SB 1063 would, by amending California's equal pay statute, prohibit an employer from paying any of its employees at wage rates less than the rates paid to employees of another race or ethnicity for substantially similar work. (The bill is double-jointed3 with AB 1676).

AB 1676, which previously prohibited an employer from demanding an applicant's salary history, was gutted and amended in the Senate. The bill now specifies that, for California's equal pay statute (Labor Code § 1197.5), prior salary cannot, by itself, justify any disparity in compensation under the bona fide factor exception to the prohibition on discrimination based on gender. (The bill is double-jointed with SB 1063).

Janitorial Industry

AB 1978 would expand certain employer requirements to those in the janitorial industry. The bill would apply to about 220,000 California employees in this sector. The bill would require every janitorial employer subject to its provisions to keep accurate records of specific information regarding employees for three years. The bill would require the Division of Labor Standards Enforcement to enforce its provisions and would authorize the Labor Commissioner to adopt any regulations necessary to carry out the provisions of the bill. The bill would require every janitorial employer, effective July 1, 2018, to register annually with the Labor Commissioner under prescribed procedures. The bill would prohibit a janitorial employer from conducting any business without registration as required by the bill, and would authorize the Commissioner to revoke a registration under certain circumstances. The bill would set application and renewal fees for registration and require an employer to include specific information in the registration application. The bill would also prohibit the division from granting registration under specific circumstances. The bill would require the Commissioner to maintain on the department's website a public database of registered property service employers. By January 1, 2019, the division would be required to establish a biennial, in-person sexual violence and harassment prevention training requirement for employees and employers with the assistance of a prescribed advisory committee to be convened by the director. The bill would also require employers, by July 1, 2018, and until the division establishes that training requirement, to provide employees with the Department of Fair Employment and Housing's pamphlet on sexual harassment. The bill would establish civil fines for specific violations of its provisions and vest in the Commission the exclusive authority to enforce the civil fine provisions. The bill's publicly-stated co-sources are SEIU California, and Equal Rights Advocates.

Agricultural Industry Overtime for Farmworkers

AB 1066, the "Phase-In Overtime for Agricultural Workers Act of 2016" would remove the exemption for agricultural employees regarding overtime hours, meal breaks, and other working conditions, including specified wage requirements, and would create a schedule that would phase in overtime requirements for agricultural workers from 2019 to 2022.4 The bill would provide that employers who employ 25 or fewer employees would have an additional three years to comply with the phasing in of these overtime requirements. Beginning January 1, 2022, the bill would require any work performed by a person employed in an agricultural occupation for over 12 hours in one day be compensated at the rate of no less than twice the employee's regular rate of pay. The bill would authorize the Governor to delay the implementation of these overtime pay provisions if the Governor also suspends the implementation of a scheduled state minimum wage increase. The bill would require the Department of Industrial Relations to update Wage Order 14 for consistency with these provisions.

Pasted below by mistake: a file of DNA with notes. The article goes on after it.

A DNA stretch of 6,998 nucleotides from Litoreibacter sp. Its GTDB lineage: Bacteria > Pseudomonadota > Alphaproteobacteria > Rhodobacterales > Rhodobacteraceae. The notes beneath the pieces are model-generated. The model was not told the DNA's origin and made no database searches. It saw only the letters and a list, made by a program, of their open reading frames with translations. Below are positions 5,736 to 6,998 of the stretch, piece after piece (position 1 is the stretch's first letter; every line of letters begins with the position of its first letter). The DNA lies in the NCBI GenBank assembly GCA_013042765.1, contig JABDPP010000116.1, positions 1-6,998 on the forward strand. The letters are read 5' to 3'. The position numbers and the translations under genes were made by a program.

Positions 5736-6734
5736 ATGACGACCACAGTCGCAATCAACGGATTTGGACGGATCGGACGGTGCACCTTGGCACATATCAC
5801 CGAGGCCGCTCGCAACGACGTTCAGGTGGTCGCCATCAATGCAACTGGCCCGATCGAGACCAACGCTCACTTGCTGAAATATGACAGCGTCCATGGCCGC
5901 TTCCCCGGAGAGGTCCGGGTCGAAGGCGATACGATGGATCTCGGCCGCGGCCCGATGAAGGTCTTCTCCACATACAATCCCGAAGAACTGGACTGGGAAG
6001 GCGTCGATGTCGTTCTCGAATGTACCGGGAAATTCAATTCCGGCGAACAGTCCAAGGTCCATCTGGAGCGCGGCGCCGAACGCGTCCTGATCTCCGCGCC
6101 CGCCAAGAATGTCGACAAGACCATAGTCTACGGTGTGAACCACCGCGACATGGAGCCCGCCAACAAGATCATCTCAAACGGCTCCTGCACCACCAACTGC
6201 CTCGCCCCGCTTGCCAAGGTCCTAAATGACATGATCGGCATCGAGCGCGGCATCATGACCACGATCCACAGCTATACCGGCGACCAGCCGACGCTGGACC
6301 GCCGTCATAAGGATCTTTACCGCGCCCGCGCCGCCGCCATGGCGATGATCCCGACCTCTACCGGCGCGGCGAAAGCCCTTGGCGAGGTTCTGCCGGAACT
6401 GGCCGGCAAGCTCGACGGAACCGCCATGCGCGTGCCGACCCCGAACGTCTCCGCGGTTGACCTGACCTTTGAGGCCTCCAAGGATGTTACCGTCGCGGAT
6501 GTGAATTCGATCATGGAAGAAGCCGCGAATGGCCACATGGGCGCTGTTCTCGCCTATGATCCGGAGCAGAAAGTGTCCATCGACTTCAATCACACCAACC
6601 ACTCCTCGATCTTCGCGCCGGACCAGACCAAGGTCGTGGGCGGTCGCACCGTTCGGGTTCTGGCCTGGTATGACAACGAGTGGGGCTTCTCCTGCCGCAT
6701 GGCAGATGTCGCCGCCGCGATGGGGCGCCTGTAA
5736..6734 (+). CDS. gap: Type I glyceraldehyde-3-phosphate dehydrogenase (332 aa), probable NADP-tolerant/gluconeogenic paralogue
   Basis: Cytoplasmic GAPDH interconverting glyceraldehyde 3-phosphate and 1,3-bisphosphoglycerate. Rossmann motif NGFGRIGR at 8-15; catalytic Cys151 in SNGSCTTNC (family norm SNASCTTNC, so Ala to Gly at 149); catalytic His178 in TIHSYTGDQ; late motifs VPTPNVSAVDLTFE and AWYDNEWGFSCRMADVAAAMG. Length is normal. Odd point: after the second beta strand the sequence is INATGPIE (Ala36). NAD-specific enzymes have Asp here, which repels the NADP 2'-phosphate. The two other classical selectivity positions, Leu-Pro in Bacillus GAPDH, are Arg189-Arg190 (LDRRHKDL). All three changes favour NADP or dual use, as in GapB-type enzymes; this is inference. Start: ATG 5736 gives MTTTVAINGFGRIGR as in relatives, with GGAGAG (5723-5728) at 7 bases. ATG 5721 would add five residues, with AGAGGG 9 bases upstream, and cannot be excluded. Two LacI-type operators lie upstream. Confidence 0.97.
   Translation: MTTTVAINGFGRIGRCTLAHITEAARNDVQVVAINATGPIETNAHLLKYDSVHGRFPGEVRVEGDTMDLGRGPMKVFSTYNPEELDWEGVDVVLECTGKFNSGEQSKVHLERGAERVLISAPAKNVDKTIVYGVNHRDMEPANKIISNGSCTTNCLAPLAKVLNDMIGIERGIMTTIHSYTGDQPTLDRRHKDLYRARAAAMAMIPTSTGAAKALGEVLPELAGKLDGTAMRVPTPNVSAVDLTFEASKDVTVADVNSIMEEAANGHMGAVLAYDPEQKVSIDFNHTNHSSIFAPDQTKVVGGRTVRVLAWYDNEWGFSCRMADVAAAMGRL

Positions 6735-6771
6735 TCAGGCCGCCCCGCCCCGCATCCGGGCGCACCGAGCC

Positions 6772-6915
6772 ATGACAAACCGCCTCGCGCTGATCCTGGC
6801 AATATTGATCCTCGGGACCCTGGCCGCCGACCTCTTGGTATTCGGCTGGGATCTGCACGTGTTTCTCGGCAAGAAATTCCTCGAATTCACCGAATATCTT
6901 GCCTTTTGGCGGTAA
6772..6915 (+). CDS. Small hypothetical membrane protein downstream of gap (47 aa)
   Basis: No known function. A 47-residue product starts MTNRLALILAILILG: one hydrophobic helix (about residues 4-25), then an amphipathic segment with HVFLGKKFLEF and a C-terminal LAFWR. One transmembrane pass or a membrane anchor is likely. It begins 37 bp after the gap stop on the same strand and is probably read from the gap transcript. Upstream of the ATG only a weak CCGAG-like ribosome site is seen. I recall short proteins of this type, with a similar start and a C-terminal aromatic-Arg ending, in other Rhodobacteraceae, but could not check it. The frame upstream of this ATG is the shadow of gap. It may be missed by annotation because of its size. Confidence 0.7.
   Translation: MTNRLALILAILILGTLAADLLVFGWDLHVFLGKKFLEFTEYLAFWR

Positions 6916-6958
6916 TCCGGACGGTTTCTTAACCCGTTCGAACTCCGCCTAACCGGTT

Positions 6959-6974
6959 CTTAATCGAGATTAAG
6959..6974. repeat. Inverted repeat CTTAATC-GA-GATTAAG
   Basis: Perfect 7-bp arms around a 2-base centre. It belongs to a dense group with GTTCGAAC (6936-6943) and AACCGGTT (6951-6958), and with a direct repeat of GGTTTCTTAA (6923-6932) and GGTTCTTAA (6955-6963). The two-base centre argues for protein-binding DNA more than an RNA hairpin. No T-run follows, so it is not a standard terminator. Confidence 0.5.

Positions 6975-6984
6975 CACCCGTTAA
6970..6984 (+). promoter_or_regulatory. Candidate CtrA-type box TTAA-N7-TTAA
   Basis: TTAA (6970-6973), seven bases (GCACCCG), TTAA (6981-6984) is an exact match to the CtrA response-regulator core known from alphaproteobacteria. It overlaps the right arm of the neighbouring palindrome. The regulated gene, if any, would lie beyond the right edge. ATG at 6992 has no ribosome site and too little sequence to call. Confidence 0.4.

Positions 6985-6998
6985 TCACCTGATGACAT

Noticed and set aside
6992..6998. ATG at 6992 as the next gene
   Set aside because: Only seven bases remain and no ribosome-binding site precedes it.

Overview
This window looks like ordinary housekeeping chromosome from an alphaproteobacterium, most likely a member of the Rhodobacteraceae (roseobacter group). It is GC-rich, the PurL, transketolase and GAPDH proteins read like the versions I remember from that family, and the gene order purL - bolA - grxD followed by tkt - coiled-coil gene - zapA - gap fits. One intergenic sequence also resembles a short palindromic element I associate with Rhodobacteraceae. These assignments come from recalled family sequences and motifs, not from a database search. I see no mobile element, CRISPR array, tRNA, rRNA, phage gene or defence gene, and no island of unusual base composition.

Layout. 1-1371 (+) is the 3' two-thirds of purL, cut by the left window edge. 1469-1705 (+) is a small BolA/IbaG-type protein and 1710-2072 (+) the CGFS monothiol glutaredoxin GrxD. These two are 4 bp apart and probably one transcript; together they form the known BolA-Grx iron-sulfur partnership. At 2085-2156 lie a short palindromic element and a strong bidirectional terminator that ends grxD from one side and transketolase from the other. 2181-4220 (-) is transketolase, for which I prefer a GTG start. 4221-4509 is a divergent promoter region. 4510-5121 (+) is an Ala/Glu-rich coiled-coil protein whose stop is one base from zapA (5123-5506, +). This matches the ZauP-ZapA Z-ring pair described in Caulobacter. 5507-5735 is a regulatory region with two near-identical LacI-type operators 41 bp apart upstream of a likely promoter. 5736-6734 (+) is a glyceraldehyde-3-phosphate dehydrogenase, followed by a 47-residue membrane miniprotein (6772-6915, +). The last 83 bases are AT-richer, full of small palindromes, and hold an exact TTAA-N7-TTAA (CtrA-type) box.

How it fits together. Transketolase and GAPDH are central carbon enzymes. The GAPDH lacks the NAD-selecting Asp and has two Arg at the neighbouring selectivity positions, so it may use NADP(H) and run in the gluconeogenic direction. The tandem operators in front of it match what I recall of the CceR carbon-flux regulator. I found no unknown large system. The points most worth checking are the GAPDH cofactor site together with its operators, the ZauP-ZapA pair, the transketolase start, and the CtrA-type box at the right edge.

Same-Sex Bathrooms

AB 1732 would, commencing March 1, 2017, require all single-user toilet facilities in any business establishment, place of public accommodation, or government agency to be identified as all-gender toilet facilities. The bill would authorize inspectors, building officials, or other local officials responsible for code enforcement to inspect for compliance with these provisions during any inspection.

Private Sector Retirement Programs

SB 1234 provides legislative approval for the California Secure Choice Retirement Savings Program (SCRSP; additional information available here) and sets forth recommendations and requirements for the design and implementation of that program. In its current form, Secure Choice would apply to private sector employers with five or more employees that do not offer an employer-sponsored retirement plan. Employers that fit this definition would be required to either offer an employer-sponsored retirement plan, or to automatically enroll their employees into Secure Choice by creating a payroll contribution to the employee's personal Secure Choice Retirement account. Employers would have minimal administrative responsibilities. They would only be required to: (1) enable employees to make an automatic contribution from their paycheck into their Secure Choice Account; (2) transmit the payroll contribution to a third-party administrator to be determined by the Board; and (3) potentially provide state-developed informational materials about the program to their employees.

Other Pending Bills

While the previously mentioned bills are likely of the most interest to employers, there are other pending bills that would also affect some private sector employers.